In the Navy (ok, no comments from the peanut gallery), if we are operating a ship on one electrical generator, it’s called single generator ops. (Ops is short for operations by the way.) In photography, when I’m only using one strobe (speedlight) I call it Single Strobe Ops. Call me a Lifer, call me a Sailor, call me what you will… it’s just who I am.
For most of us, we don’t have a lot of extra money to throw around and so what and how much gear we buy can often be a little (ok, a lot) limited. When you are out and you see someone shooting at a wedding or other event and they have a couple of studio strobes with them, what comes to your mind? Are you jealous? If so, you really shouldn’t be. I used to feel that way myself until I started reading and came across some great resources and wised up a bit. In other words, I got smart!
I’ve said this before, but I love shooting with speedlights off-camera because I can do it wirelessly and they are ultra-portable. More so than any studio strobe or flashhead/power pack combo could ever be. Now if you only have one speedlight, all isn’t lost. You can even shoot portraits that look like they were shot in a studio with one light and a few tools. I’ve covered this before, but one technique I picked up from Lighting Essentials is the V-Card.
The V-Card allows you to do so much with one speedlight and you can get them super cheap! You can simultaneously reflect soft light back onto your subject and background or just light your subject. You can also use them to block light. The possibilities are endless. They are made from foam board or fome core. The largest pieces of foam board come in 4’x8′ sheets and you use white gaffers tape to form a hinge on the long side of two pieces. Leave a 1/4″ gap between the two pieces when you put them together so you can adjust them as you need to. If you don’t have a resource to get the larger sheets, you can by 30″x40″ pieces in 3 packs for $20.00 from your favorite office supply store. You can stack two pieces together and tape them to form a larger 30″x80″ piece. You can then tape those to pieces together as I described above to make your V-Card. It won’t be as wide, but will still be just as useful.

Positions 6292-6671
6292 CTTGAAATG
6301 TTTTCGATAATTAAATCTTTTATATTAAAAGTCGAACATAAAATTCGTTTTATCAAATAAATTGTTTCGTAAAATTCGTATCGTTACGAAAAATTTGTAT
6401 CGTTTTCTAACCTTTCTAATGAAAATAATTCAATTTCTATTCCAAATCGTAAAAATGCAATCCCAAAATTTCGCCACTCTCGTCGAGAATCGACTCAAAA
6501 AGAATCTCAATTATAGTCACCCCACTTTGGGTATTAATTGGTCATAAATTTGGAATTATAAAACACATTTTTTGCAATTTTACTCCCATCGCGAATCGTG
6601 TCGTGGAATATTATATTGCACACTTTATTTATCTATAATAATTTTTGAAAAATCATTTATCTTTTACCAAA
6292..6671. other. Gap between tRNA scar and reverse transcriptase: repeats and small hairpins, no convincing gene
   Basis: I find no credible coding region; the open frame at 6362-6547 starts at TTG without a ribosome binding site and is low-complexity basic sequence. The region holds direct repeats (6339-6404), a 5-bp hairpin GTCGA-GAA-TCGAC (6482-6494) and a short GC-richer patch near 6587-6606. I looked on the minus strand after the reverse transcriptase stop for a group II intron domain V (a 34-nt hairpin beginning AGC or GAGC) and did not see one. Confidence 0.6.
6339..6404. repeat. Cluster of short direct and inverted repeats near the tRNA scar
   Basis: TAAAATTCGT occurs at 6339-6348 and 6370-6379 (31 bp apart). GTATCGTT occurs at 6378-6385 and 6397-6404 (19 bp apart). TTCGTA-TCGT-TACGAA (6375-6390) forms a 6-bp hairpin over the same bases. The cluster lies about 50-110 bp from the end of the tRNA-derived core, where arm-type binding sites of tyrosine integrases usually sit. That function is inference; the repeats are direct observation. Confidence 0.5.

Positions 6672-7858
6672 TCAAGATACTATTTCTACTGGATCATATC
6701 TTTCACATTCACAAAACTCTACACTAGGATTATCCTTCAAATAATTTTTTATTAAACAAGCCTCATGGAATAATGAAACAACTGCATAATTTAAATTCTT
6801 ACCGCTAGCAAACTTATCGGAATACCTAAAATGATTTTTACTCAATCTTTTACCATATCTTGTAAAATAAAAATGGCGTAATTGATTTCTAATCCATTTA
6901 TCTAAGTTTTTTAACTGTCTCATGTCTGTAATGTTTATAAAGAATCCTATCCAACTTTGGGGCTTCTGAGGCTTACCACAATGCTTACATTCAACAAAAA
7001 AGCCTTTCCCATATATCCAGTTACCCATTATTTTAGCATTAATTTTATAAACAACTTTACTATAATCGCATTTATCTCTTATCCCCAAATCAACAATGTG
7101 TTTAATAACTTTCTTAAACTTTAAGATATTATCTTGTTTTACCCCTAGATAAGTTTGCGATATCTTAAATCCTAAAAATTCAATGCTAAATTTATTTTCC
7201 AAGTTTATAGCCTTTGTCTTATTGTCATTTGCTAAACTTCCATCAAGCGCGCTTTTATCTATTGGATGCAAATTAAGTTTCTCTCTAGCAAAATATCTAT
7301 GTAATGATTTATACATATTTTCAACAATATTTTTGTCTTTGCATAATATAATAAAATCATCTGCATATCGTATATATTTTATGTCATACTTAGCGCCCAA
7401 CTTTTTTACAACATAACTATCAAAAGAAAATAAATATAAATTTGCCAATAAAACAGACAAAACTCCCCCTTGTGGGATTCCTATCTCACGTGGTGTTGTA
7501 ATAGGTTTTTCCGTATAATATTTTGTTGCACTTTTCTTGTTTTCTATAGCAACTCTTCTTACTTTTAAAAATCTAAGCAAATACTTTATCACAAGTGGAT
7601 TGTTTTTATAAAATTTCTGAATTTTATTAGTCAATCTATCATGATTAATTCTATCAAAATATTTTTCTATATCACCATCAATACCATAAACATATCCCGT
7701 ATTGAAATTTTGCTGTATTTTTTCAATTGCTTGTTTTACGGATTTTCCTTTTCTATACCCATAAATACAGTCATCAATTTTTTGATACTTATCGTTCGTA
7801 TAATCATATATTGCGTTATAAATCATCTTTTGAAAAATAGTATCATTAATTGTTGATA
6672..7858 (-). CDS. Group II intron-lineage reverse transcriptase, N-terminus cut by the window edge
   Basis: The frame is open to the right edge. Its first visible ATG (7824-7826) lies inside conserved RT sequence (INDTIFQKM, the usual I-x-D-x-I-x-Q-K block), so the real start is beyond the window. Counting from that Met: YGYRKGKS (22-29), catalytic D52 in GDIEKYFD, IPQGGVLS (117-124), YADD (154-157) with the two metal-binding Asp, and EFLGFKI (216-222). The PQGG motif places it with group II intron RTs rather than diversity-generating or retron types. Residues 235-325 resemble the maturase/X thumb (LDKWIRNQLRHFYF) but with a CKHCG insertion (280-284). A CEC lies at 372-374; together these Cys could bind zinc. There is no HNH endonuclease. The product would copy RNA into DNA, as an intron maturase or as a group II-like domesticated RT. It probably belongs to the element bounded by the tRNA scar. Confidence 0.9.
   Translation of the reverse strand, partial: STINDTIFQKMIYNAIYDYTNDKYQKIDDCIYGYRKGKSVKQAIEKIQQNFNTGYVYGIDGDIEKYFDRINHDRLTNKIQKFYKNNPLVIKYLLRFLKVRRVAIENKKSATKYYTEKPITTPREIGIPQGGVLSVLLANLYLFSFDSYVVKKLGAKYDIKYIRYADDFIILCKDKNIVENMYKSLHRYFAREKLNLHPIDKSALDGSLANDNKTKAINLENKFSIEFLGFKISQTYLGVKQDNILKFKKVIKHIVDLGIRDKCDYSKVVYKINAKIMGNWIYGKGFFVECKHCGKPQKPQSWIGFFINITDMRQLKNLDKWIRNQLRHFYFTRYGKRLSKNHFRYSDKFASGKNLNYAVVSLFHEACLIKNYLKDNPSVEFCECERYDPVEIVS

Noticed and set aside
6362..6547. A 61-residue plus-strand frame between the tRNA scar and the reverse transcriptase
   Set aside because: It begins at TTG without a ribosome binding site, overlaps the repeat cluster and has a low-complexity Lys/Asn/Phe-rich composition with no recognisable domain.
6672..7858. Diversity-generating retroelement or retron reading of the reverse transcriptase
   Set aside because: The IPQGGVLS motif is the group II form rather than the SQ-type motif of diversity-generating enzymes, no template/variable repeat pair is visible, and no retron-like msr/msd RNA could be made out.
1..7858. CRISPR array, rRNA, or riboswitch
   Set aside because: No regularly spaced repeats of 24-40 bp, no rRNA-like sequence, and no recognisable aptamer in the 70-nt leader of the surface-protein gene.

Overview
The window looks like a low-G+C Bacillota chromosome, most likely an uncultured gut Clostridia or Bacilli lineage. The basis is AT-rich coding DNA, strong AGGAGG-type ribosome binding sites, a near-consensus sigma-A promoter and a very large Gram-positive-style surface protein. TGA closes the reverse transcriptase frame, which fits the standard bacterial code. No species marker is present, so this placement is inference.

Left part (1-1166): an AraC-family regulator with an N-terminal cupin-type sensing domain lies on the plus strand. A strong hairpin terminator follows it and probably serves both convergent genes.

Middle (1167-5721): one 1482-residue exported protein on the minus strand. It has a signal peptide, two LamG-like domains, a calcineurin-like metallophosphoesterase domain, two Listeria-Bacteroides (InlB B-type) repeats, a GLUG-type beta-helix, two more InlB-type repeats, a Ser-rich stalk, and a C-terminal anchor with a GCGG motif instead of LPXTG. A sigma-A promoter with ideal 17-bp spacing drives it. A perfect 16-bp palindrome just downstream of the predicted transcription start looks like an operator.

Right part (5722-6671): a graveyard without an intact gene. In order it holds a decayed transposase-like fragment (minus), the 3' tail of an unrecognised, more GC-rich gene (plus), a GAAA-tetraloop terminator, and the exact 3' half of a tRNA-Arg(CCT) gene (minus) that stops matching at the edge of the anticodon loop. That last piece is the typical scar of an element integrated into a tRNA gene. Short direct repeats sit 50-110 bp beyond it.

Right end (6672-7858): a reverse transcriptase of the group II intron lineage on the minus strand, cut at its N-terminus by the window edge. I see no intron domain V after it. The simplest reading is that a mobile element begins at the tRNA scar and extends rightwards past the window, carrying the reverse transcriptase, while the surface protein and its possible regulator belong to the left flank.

As you can see, you can do a whole lot with just a little and not spend a fortune. Hopefully you can put this to good use. Let me know how it works out for you and if you send me some images using your V-Card, I will post them here for all to see.